[11] See also In re Hurt, 437 A.2d 590, 594 (D.C. 1981) (interpreting Tribby as setting forth agency-type review of hospital treatment decisions for confined acquittee); Covington v. Harris, 136 U.S.App.D.C. 35, 39, 419 F.2d 617, 621 (1969) (same).

[12] Once the hearing has been convened, the certificate itself does not establish a presumption in favor of release. See Ragsdale v. Overholser, 108 U.S.App.D.C. 308, 313, 281 F.2d 943, 948 (1960).

[13] We do not find Hough v. United States, supra, to be in opposition to this holding. Hough set forth the standard for conditional release (will not in the reasonable future be dangerous to self or others) and then merely noted at the end of the opinion that "[t]he court would simply fulfill its statutory role by deciding whether or not the evidence supports the hospital's determination...." 106 U.S.App.D.C. at 196, 271 F.2d at 462. In our view, this language set forth one permissible way in which the court could independently reach its own determination of the acquittee's dangerousness. It did not preclude a more searching inquiry, nor establish an agency-type standard of review.

[14] That the Ecker II court has required the trial court to make an "affirmative finding" of an acquittee's nondangerousness, id. at 41, 453 F.2d at 188 (quotation omitted), does not mean, contrary to DeVeau's argument, that any formal burden of proof has been foisted upon the acquittee. Rather, we believe that the phrase merely emphasizes the responsibility of the trial court to independently evaluate the evidence before it.

[15] We adopt this view despite one commentator's criticism that a "`shared' burden of proof... while theoretically sound, seems to invite administrative confusion." Note, Commitment and Release of Persons Found Not Guilty by Reason of Insanity: A Georgia Perspective, 15 GA.L.REV. 1065, 1100 (1981) (discussing Benham, supra).

[16] The preponderance standard accords with prior holdings in this jurisdiction that, when the evidence weighs equally in favor and against release of the acquittee, the court must deny release in order to protect the public's safety. See United States v. Charnizon, supra, 232 A.2d at 588; accord Ragsdale v. Overholser, supra, 108 U.S.App.D.C. at 312, 281 F.2d at 947.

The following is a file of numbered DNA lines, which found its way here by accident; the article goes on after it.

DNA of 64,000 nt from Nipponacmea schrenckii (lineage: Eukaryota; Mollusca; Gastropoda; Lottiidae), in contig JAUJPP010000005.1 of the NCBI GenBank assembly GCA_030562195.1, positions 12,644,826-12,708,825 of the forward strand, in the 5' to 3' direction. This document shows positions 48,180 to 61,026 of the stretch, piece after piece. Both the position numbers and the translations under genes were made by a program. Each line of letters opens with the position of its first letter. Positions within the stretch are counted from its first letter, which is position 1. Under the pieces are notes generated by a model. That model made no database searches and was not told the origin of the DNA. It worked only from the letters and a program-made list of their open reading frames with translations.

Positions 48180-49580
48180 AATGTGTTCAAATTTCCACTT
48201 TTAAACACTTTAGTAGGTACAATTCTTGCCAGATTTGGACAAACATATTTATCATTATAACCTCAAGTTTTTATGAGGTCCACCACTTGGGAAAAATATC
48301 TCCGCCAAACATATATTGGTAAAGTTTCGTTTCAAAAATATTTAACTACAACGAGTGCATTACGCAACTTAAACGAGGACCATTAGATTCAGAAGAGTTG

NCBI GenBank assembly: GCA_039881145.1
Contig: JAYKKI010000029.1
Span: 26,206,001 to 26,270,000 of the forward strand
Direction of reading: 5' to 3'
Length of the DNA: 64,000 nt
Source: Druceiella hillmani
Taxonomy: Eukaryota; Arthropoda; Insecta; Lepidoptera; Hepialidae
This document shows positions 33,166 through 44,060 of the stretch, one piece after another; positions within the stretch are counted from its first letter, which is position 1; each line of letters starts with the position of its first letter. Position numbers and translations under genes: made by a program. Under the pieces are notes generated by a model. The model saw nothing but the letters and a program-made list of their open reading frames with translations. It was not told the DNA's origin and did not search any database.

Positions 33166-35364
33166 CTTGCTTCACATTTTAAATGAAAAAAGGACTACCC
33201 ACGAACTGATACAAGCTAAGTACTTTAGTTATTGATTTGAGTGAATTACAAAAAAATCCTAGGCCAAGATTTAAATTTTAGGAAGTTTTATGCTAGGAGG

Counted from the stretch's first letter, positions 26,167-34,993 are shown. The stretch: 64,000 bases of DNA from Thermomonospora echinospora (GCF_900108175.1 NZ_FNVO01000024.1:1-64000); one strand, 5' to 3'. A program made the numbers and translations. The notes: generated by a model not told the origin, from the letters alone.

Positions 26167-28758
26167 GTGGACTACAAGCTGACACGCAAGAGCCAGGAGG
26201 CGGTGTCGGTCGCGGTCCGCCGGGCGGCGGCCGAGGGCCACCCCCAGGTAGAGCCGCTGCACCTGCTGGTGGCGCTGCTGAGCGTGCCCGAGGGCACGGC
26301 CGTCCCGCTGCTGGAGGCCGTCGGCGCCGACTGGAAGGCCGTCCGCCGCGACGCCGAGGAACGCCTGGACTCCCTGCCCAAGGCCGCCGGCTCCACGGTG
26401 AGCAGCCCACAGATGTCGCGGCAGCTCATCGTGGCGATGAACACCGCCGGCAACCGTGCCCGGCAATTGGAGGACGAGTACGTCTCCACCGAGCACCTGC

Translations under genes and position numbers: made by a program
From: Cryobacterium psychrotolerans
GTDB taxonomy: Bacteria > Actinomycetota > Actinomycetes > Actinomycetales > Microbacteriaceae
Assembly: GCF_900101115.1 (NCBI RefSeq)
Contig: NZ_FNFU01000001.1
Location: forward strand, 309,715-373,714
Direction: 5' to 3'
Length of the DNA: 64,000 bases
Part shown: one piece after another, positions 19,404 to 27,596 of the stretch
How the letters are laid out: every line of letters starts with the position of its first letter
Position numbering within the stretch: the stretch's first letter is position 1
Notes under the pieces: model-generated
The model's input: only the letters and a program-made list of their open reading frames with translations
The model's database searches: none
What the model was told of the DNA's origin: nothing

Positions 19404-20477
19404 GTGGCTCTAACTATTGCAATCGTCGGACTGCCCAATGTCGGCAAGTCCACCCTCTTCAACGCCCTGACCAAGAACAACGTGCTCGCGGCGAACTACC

[17] In Jones v. United States, supra, we explained why Congress, in the analogous context of § 301(d) hearings, chose to adopt the preponderance standard:

An acquittee's past insanity is proven by a preponderance of the evidence. His present insanity is determined by his failure to rebut, by a preponderance of the evidence, the presumption of continuing insanity.

Id., 432 A.2d at 375.

[18] We do not mean to present an exhaustive list of relevant criteria, since the merits of each acquittee's case must be judged individually.

[19] For example, one commentator has noted the relevance of whether the offense was committed against a family member. See Slovenko, supra, 11 J. PSYCHIATRY & L. at 108. If so, it was suggested, then the chance of recurrence is slight. Id.

Similarly, the court may find elucidating whether the acquittee's offense was a violent one. Although the offense need not be violent in order to justify commitment after acquittal, Jones v. United States, supra note 8, 103 S. Ct. at 3050, or continued custody, United States v. Charnizon, supra, 232 A.2d at 588-89. But see Ecker II, supra, 177 U.S.App.D.C. at 41, 543 F.2d at 188 (quoting Dixon v. Jacobs, supra, 138 U.S. App.D.C. at 332, 427 F.2d at 602 (Leventhal, J., concurring)), it nevertheless may be relevant to the determination of whether the public's safety will be protected if the acquittee is released.

[20] We emphasize that there are relevancy limits to the use of prior antisocial acts in predicting future dangerousness. The mere commission of such an act or acts is not, without more, sufficient to establish dangerousness by a preponderance of the evidence. See Covington v. Harris, supra note 11, 136 U.S.App.D.C. at 45-46, 419 F.2d at 627-28.

[21] Notably, when the conditions proposed include members of the public having custodial responsibility for the acquittee, as in this case, the testimony of the proposed custodians takes on special importance as well.

[22] In Douglas v. United States, supra, the court held that a jury's verdict of guilty could not stand where there was uncontradicted psychiatric evidence presented at trial that the accused was insane at the time of the offenses. The court stated that expert testimony "must be considered with the other evidence, not arbitrarily rejected. A jury may not be upheld in arbitrarily convicting of crime." Id. at 239, 239 F.2d at 59 (footnote omitted). It is settled that this principle applies when the court is considering a § 24-301(e) release. Ragsdale v. Overholser, supra, 108 U.S.App.D.C. at 311, 281 F.2d at 946.

[23] In its discretion, the trial court may delete objectionable portions of the release plan or add others, but it need not do so. See Hough v. United States, supra, 106 U.S.App.D.C. at 195 n. 2, 271 F.2d at 461 n. 2. If the hospital believes that conditional release is in an acquittee's therapeutic interest, it is incumbent upon that institution to propose the appropriate conditions. The trial court's findings must state why the conditions have been rejected, a requirement that will hopefully facilitate, if feasible, a renewed plan for release by the hospital.